Friday, August 23, 2013

Day 7 Wednesday August 21 – The marathon is almost over. I’m losing my voice, I’m cold and tired, there are headaches, backaches and tendonitis in my arm from using the PTT switch so much but I’m looking forward to some more pile ups

On the last full down of operation I noticed it was low tide down at the HF9V crime scene and so I salvaged the antenna and put it in a body bag and threw away the coaxial cable and radials. I jumped on 15m in the morning to try and get some JA’s in the log and at 0130 UTC after a few CQ calls I worked K0ZRK who said he’d spot me on the DX cluster. This resulted in a nice little 2 hour slow rate run on 15m but I still struggled to work JA’ and in this little cameo period I ended up having more contacts into USA than JA.

Even after 7 days of being at the same place at the same time on 20m the long path European QSO’s continued to role in with lots of QRP, mobile and Scandinavians making their way into the log today and by now I didn’t have worry about getting Europe to stand by for North America. The west coast guys were getting through on their own and a handful of Brazilian, Namibian and South African QSO’s today was a good indication that everyone who could be heard was getting a new IOTA. I decided to leave 20m even earlier than the previous day and venture to 15m at 0650 UTC to give me a solid hour and a half of daylight before sunset to work JA. I was delighted to hear from Shu JN6RZM and I was bracing myself finally for a JA run at the end of the DXpedition. But no it didn’t happen. Instead there was a pile up of 15m Europeans who were working me via the long-path. You know things are weird when I’m trying to pick out JA call signs over Europeans and then a long path Mexican XE1AJ is S9+ and breaks the pile up. You also know the 15m band is weird when another V51 station breaks a JA pile up on 15m.  Eventually some JA’s did get in the log until 0900 UTC when 15m closed.

I was hoping I could finish the DXpedition with a final run into North America on 20m. For the third night in a row at 1030 UTC there wasn’t a single station audible on 20m and if this had happened at home I’d simply switch off the radio and watch TV. So again with blind faith I started calling CQ and again the stations from the east coast of Canada and USA started coming in. The amazing thing is that unlike the first evening, for nights 2 to 7 there were no Asian or European signals present. The pile ups into North America were generally small and I was starting to think that my signal wasn’t very good and that only big guns could work me and that’s why there were small pile ups. But that theory went out the window as this evening and last night there were lots of generals with 100 watts, a number of stations very excited about working their first ever VK, lots of people driving on the way to work mobile and guys who I’d worked in previous nights calling me as QRP this time. Despite a little disappointment with the small pile ups into North America I was delighted to work 1000 stations and have 21% of the total log to this part of the world. For example on Bremer Island last year out of 5149 QSO’s there were 371 QSO’s (7% of the total) for North America compared to 3020 QSO’s (62% of the total) for Europe. But with this trip there is 4893 QSO’s with 1008 QSO’s (21% of the total) for North America compared to 3082 QSO’s (60% of the total) – so that’s a much better share.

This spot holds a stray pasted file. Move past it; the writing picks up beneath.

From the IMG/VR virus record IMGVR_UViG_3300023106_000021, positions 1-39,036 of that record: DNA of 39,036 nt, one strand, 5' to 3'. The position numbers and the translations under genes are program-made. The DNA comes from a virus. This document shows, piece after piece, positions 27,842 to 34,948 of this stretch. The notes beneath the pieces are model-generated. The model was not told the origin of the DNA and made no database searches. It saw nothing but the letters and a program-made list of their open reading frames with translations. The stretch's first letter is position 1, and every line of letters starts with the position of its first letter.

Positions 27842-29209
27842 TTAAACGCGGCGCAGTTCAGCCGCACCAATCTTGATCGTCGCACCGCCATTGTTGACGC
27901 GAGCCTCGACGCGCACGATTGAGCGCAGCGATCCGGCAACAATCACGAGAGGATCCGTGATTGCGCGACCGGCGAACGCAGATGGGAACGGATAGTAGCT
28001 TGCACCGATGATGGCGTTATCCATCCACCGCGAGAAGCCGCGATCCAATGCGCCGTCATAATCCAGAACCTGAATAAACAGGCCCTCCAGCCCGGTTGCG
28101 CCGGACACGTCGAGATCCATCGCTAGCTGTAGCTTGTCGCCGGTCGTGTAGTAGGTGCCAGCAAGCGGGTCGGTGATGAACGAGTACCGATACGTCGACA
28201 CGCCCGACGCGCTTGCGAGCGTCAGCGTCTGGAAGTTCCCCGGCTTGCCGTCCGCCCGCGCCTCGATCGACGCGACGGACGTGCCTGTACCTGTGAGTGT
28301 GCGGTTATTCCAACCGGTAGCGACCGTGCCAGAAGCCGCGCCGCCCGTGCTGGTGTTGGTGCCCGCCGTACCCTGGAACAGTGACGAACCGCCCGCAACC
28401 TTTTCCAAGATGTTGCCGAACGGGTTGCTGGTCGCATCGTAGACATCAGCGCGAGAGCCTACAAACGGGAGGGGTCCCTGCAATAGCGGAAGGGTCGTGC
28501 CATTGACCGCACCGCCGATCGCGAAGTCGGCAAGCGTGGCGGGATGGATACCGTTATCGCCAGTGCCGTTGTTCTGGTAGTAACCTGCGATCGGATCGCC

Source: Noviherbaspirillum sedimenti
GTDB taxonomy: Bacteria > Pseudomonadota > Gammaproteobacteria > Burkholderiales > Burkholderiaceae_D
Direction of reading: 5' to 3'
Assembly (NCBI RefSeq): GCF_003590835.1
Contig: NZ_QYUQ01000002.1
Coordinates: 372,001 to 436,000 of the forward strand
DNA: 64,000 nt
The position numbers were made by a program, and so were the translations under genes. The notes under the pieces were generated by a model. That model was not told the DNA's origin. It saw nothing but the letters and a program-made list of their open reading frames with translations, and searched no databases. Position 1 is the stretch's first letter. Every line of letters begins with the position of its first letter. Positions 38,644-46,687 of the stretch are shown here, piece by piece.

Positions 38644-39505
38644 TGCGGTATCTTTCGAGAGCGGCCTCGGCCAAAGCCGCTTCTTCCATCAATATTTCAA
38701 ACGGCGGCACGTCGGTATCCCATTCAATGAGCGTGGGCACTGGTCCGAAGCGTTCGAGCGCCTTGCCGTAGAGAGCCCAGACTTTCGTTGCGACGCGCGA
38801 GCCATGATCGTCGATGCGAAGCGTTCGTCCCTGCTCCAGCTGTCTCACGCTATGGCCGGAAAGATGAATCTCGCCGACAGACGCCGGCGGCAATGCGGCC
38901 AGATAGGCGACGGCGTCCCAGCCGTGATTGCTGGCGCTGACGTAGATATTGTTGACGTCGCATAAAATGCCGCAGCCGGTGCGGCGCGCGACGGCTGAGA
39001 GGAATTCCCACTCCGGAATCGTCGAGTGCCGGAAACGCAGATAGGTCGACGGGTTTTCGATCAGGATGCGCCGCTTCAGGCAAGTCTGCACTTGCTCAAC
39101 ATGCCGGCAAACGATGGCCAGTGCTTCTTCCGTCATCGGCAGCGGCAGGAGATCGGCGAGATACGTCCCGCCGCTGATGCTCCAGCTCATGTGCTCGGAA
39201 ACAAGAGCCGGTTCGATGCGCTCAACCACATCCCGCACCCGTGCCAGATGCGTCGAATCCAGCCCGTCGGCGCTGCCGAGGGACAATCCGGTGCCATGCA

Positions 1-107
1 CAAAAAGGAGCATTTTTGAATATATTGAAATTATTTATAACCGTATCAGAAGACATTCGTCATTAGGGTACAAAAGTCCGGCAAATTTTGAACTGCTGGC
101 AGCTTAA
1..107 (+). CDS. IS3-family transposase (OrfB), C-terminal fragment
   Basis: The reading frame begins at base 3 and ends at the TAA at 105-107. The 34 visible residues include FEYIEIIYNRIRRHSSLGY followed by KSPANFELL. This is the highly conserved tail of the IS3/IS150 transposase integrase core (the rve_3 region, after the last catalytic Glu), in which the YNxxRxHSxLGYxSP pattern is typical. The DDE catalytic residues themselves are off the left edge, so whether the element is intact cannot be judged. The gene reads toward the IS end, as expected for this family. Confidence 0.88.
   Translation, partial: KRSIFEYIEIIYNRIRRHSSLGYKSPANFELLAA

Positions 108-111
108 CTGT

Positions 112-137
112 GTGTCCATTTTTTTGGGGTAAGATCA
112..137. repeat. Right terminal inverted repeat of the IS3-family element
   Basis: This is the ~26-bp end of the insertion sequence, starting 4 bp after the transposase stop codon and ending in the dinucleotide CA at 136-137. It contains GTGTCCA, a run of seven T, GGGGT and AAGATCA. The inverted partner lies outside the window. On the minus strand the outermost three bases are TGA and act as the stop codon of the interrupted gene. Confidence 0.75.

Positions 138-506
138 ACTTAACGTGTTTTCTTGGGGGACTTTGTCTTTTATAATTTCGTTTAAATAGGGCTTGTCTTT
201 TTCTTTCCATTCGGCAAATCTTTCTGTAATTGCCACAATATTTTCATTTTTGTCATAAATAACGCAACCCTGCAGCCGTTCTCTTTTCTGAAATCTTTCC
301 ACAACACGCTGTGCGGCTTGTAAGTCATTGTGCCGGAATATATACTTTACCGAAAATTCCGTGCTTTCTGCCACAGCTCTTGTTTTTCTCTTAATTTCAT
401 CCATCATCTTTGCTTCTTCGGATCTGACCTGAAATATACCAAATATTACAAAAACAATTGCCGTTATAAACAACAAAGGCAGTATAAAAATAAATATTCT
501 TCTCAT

Here’s the final statistics:

4893    Total QSO’s

3020 - 62% - Europe                          
1008 - 21% - North America  
  484 - 10% - Asia
  312 -   6% - Oceania
    52 -   1% - Africa
    16 - <1% - South America 
      1 - <1% - Antarctica 

4295 - 88% - 20M                              
  530 - 11% - 15M
    40 - <1% - 40M                              
    28 - <1% - 30M                              

4828 - 99% - SSB
    65 -    1% - PSK31

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